Kate Glover
Undergraduate, Biology and Mathematics (email)

Kate is an undergraduate studying biology and minoring in mathematics. Her interests include entomology, conservation, and ecology. She was given a grant in spring of 2022 from the College of Arts & Sciences to participate with the Schultz lab on a SERDP-funded project assessing the connection between abundance & phenology for at-risk butterfly species. She spent the spring and summer of 2022 working at Mount Hebo and Nestucca Bay Wildlife Refuge on the lab’s study on the endangered Oregon silverspot butterfly, and she is currently analyzing oviposition survey data from the 2022 field season.

 

 

Hannah Machiorlete (“mash-or-let”)
Technician

Hannah is a technician in the Schultz lab assisting with the at-risk butterfly phenology project and the Western Monarch Mystery Challenge. She primarily manages data sets from museums and community science platforms. Her work spans the disciplines of plant biology, plant-insect interactions, data science, community science, and science communication. She is currently a MS student at the College of William & Mary studying sexual and clonal reproduction in milkweeds. Please email hmachiorlete7@gmail.com with any questions.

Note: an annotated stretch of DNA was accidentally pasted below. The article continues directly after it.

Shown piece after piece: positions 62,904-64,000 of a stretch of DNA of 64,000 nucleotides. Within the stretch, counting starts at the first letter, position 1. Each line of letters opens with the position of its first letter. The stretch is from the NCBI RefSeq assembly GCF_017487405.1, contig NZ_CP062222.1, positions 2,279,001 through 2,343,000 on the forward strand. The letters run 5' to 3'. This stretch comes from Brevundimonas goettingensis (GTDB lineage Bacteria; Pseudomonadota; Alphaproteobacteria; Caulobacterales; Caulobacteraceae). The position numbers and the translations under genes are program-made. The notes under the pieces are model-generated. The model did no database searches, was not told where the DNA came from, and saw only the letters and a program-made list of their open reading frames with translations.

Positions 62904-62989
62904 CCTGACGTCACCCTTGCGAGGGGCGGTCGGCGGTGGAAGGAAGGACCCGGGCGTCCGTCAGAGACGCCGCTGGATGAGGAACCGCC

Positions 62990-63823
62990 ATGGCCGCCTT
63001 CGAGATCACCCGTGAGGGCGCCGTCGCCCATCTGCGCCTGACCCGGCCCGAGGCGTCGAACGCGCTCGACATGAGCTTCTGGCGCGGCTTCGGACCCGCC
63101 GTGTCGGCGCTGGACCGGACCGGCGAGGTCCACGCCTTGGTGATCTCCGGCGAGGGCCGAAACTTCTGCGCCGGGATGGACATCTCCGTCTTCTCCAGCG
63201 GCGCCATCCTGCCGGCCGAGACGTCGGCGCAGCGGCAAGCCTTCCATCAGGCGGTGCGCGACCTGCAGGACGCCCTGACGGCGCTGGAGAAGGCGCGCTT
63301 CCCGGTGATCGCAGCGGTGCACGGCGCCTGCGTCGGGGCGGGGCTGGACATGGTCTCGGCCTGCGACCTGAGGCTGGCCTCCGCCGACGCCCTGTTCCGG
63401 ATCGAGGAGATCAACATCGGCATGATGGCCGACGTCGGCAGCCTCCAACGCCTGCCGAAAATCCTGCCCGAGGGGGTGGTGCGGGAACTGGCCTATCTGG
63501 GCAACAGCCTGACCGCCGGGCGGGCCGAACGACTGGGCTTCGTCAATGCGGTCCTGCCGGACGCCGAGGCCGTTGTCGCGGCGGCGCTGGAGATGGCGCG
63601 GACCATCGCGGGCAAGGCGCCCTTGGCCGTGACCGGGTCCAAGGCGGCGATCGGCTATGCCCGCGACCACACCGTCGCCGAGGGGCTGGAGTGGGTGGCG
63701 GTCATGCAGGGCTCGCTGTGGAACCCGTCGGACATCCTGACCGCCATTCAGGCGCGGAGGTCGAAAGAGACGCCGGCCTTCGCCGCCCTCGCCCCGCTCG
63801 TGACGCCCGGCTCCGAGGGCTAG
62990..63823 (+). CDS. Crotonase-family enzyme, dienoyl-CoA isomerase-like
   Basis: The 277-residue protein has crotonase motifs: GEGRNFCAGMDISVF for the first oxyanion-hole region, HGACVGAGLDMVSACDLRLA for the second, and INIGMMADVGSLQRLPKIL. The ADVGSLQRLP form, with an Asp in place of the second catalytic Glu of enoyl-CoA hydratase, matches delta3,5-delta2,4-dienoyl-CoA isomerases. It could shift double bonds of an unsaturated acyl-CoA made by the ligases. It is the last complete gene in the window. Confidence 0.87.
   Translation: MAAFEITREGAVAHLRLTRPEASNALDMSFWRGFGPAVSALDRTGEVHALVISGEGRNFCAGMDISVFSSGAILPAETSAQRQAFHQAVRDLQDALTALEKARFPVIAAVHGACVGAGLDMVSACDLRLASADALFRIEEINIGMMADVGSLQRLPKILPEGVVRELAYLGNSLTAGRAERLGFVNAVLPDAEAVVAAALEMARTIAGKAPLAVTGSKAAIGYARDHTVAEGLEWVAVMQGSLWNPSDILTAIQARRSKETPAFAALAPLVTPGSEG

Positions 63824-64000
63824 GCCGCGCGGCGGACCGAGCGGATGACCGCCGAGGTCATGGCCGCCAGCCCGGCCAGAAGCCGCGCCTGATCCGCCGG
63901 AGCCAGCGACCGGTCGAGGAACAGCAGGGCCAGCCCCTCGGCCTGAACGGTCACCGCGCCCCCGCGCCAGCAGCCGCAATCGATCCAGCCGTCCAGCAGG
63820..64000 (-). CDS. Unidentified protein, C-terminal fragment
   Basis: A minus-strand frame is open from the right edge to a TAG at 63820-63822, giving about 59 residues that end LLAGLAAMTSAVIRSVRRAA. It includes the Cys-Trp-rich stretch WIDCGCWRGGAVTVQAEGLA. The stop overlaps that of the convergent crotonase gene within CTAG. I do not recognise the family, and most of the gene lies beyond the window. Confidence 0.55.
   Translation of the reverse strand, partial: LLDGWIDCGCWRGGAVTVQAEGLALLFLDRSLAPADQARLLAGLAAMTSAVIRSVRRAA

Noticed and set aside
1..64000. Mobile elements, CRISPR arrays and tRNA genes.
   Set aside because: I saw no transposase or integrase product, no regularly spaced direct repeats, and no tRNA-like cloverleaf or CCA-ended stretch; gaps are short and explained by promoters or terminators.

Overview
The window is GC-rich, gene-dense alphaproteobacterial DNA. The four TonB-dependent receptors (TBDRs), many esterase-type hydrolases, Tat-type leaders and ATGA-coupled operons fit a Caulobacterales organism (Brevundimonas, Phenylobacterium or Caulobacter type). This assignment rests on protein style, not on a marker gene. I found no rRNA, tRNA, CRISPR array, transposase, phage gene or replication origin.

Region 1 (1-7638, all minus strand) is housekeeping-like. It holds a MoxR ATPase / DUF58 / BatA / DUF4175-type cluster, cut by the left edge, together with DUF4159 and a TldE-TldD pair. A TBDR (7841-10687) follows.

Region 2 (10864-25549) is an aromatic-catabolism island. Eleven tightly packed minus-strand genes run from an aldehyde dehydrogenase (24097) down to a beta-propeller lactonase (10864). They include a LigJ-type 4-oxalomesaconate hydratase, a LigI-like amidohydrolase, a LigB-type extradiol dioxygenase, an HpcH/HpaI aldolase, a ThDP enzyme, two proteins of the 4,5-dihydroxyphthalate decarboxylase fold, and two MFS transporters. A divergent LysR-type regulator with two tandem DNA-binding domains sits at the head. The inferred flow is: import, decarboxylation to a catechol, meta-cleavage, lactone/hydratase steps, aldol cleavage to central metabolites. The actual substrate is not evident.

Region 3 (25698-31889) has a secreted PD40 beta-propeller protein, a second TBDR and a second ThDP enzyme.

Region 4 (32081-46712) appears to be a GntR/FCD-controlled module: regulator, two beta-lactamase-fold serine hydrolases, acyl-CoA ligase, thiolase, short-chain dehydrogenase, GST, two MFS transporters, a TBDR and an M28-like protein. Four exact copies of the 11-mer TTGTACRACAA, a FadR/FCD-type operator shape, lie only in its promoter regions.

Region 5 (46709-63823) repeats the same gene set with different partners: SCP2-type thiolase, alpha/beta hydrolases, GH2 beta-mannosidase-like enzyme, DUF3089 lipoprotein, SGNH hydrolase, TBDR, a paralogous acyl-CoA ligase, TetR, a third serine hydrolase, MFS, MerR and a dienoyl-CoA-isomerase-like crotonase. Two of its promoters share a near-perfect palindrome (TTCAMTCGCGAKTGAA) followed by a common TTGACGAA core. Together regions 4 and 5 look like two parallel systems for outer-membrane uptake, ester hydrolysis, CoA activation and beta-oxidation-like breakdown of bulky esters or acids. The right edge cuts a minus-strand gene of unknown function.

Lilianne de la Espriella
Communications and Outreach Coordinator (email)

Lilianne is the Communications and Outreach Coordinator for the Western Monarch Mystery Challenge. As a first generation American originally from Florida, she set her sights on UC Santa Cruz to study Ecology and Environmental Studies and graduated as a highly productive student researcher, science communicator, and amongst the top of her class. Now she is working at the intersection of science and the general public to bridge the two worlds in a seamless way.

 

Emily Erickson
Research associate in collaboration with UC Davis (email)